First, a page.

There are 50 science and arts students in a college. The number of students from poor families is the same for each course and the total is 30. Whereas science and commerce courses are equally popular in rich familis, yet the number of rich art students is twicw as much. In all 40 students are from the rich families studying in the college. The majority of students are from middle class families and their number is 80. Types of tables • Reference or general purpose tables- tables that are in a way a store of information with an aim of presenting detailed statistical materials.

Generally we can derive smaller tables from it. • Special Purpose or text tables- smaller tables that can be obtained from reference tables. It aimed to analyse a particular aspect to bring out a specific point. b. Graphs and Charts There are many types of graphs and charts that are commonly used for showing business reports. These are listed as follows. 1. Line graphs: A line graph is a way of representing two pieces of information, which is usually related and vary with respect to each other. This is useful when comparisons are needed. e. g. [pic] 2.

Pie Charts: A pie chart is a type of a circle graph normally used in showcasing a wholesome quantity; we have to show that how this whole quantity is broken into parts. The whole quantity depicts entire sample space and the pieces of pie in the circle graph are called sectors. [pic] 3. Bar Charts: This is a type of chart, which contains labeled horizontal or vertical bars showing a piece of information and an axis. The numbers along the side of bar graph compose the axis. This is also called as a histogram; Bar Graph is useful when there is a numerical comparison. [pic] 4.

Area Graphs: These graphs are used to show how something changes with respect to time. An area graph shows the contribution of each data series in the form of a picture. [pic] 5. Waterfall Chart: This is a type of chart, which shows an increase or decrease in a initial value. This contains floating vertical columns that shows the increase or decrease in a initial value through a series of intermediate steps leading to a final value. An invisible column keeps the increase or decrease related to the heights of the previous columns. [pic] 6. Polar Chart: A Polar Chart is a circular chart in which data is displayed in terms of values and angles. This provides a mechanism to compare various qualitative and quantitative aspects of a situation graphically. o By using Polar Charts we can plot multiple data sets each with a single line with as many points as needed. o These are normally used in Engineering and modeling Industries. o A Polar Chart has two variables X and Y where X is plotted as an angle and Y is the radius. o In a Polar Chart the points are plotted in Polar coordinates rather than Cartesian coordinates. o In a Polar Chart the dataset having the maximum values covers the maximum area in the whole graph. The X and Y-axes can be used to demonstrate real world quantities. [pic] Analysis of data Analysis of data is a process of inspecting, cleaning, transforming, and modeling data with the goal of highlighting useful information, suggesting conclusions, and supporting decision making. Data analysis has multiple facets and approaches, encompassing diverse techniques under a variety of names, in different business, science, and social science domains. Data Analysis is the process of systematically applying statistical and/or logical techniques to describe and illustrate, condense and recap, and evaluate data.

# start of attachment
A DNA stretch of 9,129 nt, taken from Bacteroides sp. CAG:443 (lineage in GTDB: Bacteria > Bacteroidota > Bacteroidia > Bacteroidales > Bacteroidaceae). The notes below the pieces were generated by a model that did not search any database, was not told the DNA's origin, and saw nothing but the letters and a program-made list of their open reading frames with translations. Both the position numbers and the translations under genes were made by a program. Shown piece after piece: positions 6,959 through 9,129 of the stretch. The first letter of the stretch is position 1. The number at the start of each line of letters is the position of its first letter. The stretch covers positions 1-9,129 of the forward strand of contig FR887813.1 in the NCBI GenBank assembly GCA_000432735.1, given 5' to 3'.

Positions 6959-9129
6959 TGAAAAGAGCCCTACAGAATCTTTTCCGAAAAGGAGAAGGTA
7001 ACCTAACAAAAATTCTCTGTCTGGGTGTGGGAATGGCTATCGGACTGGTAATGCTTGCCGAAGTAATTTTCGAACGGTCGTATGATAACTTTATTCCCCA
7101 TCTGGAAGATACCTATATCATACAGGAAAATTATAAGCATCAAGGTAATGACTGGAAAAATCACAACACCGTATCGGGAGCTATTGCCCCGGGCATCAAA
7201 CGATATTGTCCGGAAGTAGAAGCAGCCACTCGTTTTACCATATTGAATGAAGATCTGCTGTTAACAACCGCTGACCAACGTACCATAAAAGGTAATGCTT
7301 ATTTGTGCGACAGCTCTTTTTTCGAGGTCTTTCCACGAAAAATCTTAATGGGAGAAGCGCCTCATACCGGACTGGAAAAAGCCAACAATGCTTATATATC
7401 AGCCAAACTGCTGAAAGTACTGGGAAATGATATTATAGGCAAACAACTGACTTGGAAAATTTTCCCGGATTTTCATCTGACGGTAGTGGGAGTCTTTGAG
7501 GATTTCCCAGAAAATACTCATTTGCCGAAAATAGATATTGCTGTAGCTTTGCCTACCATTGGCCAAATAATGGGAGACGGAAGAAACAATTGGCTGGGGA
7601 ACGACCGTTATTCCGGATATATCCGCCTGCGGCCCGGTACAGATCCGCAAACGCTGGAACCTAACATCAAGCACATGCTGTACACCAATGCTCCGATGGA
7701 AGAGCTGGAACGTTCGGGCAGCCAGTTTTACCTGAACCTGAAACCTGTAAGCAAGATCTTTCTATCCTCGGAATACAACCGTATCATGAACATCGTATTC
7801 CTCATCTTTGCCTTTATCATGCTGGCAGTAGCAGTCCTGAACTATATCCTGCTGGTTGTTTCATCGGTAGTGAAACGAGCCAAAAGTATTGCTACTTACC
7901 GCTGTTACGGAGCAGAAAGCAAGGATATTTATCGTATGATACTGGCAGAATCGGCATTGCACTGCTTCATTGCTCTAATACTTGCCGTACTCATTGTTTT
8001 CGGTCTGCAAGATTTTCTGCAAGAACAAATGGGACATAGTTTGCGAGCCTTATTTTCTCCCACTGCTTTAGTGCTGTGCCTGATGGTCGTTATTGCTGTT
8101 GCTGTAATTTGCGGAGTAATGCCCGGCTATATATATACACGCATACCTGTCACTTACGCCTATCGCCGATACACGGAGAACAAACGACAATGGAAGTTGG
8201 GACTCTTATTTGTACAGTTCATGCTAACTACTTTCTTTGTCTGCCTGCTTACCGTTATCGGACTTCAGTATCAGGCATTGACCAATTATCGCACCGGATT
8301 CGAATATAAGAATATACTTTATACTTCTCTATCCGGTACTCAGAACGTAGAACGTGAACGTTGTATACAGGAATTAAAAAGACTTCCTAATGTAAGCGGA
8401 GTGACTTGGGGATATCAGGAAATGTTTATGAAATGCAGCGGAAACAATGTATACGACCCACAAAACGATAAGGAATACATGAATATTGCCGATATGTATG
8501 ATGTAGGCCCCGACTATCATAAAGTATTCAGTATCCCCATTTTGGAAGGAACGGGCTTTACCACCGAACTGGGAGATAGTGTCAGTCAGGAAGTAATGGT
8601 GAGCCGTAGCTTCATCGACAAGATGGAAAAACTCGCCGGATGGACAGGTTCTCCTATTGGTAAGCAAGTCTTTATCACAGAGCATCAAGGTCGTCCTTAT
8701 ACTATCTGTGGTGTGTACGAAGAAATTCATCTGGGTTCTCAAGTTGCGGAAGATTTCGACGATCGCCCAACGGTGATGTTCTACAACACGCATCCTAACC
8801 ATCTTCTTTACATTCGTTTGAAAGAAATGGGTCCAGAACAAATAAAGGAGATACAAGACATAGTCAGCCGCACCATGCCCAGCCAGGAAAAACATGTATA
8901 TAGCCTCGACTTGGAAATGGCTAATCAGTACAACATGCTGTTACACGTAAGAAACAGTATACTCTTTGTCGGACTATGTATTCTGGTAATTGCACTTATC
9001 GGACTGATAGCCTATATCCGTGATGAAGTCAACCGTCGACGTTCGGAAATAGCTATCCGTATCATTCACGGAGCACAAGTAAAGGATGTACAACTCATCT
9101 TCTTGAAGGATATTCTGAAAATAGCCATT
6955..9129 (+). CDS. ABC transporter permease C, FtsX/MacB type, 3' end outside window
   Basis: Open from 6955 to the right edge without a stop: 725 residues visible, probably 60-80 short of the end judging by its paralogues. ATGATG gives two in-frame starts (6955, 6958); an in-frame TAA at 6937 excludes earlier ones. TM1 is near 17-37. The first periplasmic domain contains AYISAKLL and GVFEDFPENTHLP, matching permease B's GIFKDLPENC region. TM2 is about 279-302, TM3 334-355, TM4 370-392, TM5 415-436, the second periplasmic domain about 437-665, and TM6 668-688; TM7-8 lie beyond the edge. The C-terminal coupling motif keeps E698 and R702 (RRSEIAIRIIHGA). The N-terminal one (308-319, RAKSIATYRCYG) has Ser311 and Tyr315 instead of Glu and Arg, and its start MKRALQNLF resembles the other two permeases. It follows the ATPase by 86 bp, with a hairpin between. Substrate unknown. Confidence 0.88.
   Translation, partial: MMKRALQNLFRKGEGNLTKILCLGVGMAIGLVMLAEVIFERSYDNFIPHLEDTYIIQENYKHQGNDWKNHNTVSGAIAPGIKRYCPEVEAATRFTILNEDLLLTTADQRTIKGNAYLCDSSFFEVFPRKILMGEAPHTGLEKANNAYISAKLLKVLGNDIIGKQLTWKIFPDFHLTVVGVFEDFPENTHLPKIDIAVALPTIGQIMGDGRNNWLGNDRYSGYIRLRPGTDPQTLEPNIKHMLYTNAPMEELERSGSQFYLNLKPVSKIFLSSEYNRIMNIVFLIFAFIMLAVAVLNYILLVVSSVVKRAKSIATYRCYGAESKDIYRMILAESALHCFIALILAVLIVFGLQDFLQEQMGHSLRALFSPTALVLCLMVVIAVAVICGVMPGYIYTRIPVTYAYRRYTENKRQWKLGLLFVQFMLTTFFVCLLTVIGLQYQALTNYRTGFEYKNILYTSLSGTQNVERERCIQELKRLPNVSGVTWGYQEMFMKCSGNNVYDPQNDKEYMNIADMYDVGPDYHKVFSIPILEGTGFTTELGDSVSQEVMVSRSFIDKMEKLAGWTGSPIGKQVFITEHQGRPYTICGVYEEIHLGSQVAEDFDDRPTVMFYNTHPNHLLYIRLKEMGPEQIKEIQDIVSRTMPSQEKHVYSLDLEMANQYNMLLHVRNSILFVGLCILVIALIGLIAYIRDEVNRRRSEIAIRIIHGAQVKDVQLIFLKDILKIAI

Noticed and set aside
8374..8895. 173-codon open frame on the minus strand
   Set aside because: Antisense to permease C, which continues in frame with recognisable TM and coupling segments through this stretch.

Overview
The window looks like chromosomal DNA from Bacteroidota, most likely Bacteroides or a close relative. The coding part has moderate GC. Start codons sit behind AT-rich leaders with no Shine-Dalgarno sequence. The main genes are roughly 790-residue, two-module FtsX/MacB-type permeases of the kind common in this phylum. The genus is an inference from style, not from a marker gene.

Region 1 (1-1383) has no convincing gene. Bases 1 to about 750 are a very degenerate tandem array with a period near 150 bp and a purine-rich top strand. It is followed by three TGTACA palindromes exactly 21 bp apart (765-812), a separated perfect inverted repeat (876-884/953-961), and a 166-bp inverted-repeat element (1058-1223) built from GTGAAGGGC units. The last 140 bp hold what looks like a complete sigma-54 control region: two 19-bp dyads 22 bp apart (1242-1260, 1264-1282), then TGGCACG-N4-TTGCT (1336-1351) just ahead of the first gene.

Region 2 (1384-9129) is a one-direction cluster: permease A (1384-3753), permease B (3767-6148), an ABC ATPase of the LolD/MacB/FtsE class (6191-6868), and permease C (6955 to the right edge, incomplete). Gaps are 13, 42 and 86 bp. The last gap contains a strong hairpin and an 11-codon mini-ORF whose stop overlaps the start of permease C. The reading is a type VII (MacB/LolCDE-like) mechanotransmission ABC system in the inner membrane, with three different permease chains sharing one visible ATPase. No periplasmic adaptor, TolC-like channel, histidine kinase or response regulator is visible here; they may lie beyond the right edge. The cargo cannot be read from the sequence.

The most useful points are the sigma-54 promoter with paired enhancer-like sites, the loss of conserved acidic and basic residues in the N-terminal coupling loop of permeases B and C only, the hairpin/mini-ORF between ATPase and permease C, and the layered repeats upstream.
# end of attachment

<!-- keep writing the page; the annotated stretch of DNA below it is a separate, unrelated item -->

Data mining is a particular data analysis technique that focuses on modeling and knowledge discovery for predictive rather than purely descriptive purposes. Data integration is a precursor to data analysis, and data analysis is closely linked to data visualization and data dissemination. The term data analysis is sometimes used as a synonym for data modeling. Data cleaning is an important procedure during which the data are inspected, and erroneous data are if necessary, preferable, and possible corrected. Data cleaning can be done during the stage of data entry.

If this is done, it is important that no subjective decisions are made. The most important distinction between the initial data analysis phase and the main analysis phase, is that during initial data analysis one refrains from any analysis that are aimed at answering the original research question. The initial data analysis phase is guided by the following four questions: Quality of data Quality of measurements Initial transformations Final stage of the initial data analysis Considerations/issues in data analysis There are a number of issues that researchers should be cognizant of with respect to data analysis.

These include: • Having the necessary skills to analyze • Concurrently selecting data collection methods and appropriate analysis • Drawing unbiased inference • Inappropriate subgroup analysis • Following acceptable norms for disciplines • Determining statistical significance • Lack of clearly defined and objective outcome measurements • Providing honest and accurate analysis • Manner of presenting data • Environmental/contextual issues • Data recording method • Partitioning ‘text’ when analyzing qualitative data • Training of staff conducting analyses • Reliability and Validity • Extent of analysis